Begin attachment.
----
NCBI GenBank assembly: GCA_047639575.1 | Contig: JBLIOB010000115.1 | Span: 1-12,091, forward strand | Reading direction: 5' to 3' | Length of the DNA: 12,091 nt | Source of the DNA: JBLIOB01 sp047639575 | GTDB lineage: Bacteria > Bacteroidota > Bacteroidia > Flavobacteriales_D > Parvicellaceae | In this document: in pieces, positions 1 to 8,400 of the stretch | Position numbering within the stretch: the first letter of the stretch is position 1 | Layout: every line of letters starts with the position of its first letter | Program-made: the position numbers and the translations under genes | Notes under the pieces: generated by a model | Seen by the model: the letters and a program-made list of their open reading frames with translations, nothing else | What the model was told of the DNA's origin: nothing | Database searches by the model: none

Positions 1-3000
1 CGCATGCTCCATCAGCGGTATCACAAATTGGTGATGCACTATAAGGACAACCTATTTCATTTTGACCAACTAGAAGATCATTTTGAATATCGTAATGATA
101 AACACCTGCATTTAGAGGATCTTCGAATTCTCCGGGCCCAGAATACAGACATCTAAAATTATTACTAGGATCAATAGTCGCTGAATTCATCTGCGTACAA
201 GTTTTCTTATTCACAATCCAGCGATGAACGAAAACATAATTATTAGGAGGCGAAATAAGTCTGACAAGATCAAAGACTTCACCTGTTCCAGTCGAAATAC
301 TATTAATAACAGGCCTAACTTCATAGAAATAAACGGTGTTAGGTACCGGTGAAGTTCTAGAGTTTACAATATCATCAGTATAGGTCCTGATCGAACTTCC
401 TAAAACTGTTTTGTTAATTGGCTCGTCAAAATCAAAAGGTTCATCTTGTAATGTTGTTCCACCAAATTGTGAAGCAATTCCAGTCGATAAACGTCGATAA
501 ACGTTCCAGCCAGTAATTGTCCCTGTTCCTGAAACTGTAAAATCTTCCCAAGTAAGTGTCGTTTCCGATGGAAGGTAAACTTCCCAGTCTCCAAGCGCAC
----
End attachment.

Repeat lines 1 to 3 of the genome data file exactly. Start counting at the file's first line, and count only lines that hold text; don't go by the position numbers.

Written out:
NCBI GenBank assembly: GCA_047639575.1 | Contig: JBLIOB010000115.1 | Span: 1-12,091, forward strand | Reading direction: 5' to 3' | Length of the DNA: 12,091 nt | Source of the DNA: JBLIOB01 sp047639575 | GTDB lineage: Bacteria > Bacteroidota > Bacteroidia > Flavobacteriales_D > Parvicellaceae | In this document: in pieces, positions 1 to 8,400 of the stretch | Position numbering within the stretch: the first letter of the stretch is position 1 | Layout: every line of letters starts with the position of its first letter | Program-made: the position numbers and the translations under genes | Notes under the pieces: generated by a model | Seen by the model: the letters and a program-made list of their open reading frames with translations, nothing else | What the model was told of the DNA's origin: nothing | Database searches by the model: none

Positions 1-3000
1 CGCATGCTCCATCAGCGGTATCACAAATTGGTGATGCACTATAAGGACAACCTATTTCATTTTGACCAACTAGAAGATCATTTTGAATATCGTAATGATA